May 8, 2017

Cristina - Cristina, 1980


So good. Cristina was a Harvard drop-out who was working as a writer for The Village Voice when she met (and eventually married) Michael Zilkha, who was in the process of getting the now-legendary ZE Records off the ground. He encouraged her to record a song called "Disco Clone," written by a former Harvard classmate of hers, which became ZE's first release in 1978 and featured John Cale production (and, moreover, is really good).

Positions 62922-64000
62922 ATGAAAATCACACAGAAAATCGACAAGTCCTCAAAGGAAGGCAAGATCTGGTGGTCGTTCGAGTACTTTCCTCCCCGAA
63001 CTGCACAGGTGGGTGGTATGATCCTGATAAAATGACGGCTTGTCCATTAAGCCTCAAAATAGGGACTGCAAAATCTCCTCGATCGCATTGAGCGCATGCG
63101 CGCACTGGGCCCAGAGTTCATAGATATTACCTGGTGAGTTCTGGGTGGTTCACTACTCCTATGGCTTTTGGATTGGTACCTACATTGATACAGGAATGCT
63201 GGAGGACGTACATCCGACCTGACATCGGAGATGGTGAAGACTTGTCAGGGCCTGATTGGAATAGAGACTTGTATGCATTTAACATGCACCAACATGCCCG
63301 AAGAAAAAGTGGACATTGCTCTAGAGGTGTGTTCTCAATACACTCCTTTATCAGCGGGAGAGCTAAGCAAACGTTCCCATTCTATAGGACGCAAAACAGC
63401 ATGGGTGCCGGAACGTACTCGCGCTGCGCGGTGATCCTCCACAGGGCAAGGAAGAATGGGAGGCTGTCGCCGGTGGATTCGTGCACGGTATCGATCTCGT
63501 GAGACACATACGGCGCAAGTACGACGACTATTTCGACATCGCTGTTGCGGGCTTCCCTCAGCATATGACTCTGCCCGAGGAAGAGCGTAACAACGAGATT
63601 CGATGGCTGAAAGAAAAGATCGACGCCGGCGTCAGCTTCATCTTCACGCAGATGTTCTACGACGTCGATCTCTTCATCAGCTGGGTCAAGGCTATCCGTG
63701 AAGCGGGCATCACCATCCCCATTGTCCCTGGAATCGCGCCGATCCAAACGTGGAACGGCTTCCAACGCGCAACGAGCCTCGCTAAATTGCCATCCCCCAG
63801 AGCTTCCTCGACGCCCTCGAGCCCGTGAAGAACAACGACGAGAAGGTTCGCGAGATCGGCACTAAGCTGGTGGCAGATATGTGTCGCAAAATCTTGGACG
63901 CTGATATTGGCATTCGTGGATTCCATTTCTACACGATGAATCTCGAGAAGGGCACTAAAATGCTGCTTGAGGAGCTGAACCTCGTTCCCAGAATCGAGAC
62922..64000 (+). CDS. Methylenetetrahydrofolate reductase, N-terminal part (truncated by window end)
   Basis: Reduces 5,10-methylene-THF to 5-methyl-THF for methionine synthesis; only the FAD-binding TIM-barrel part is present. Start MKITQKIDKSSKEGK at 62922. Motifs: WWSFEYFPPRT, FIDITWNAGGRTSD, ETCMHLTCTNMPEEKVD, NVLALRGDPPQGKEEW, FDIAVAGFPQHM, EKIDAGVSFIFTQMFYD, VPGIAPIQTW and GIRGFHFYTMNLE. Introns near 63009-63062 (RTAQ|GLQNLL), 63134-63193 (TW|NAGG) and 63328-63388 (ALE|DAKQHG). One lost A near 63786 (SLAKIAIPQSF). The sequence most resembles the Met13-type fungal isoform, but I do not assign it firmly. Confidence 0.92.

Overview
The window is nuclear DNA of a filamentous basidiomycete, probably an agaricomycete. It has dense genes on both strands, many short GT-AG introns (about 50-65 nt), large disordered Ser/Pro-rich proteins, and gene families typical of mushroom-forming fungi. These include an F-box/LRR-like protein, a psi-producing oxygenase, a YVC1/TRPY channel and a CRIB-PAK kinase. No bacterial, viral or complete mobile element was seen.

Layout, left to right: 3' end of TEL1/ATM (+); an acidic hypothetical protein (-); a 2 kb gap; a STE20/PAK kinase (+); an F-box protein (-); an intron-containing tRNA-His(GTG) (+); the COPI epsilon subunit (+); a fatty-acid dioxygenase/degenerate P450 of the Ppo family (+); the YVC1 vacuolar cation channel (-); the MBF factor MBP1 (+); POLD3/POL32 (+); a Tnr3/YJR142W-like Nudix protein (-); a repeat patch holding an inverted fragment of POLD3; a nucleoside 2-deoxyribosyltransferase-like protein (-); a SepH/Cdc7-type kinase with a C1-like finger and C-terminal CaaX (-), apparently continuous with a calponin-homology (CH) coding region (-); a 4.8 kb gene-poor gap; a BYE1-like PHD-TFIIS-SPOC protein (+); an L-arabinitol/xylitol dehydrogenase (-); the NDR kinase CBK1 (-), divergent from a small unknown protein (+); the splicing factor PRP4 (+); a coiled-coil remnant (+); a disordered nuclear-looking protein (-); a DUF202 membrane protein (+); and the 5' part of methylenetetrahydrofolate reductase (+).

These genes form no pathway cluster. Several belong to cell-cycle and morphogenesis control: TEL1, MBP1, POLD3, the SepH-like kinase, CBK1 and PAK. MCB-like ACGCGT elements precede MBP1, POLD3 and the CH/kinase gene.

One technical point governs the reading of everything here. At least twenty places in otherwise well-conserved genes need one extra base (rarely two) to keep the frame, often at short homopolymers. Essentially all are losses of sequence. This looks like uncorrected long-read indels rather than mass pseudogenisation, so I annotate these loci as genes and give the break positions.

Cristina (later reissued as Doll in the Box) was the first of her two full-lengths. Short and sweet, it was produced by August Darnell of Kid Creole & The Coconuts, and you can hear his signature brassy tropical camp all over it. The heavily textured Latin-jazz percussion brings to mind some of New York no wave's more polished, dancefloor-ready groups, except it's fronted by a snarky, jaded Betty Boop. Cristina's vocals are simultaneously flippant and flirty, often splintering off into multiple personas in dialogue with each other. She leans into that heavy-handed sardonicism even more on her follow-up, Sleep It Off, a grittier piece of electro boasting a proto-Slave to the Rhythm Jean-Paul Goude cover. While Cristina was met with moderate acclaim, Sleep It Off was a commercial flop (so dumb! it's really good!), leading to Cristina's musical retirement (though she's still a writer). Thank you Caroline for putting me onto this!


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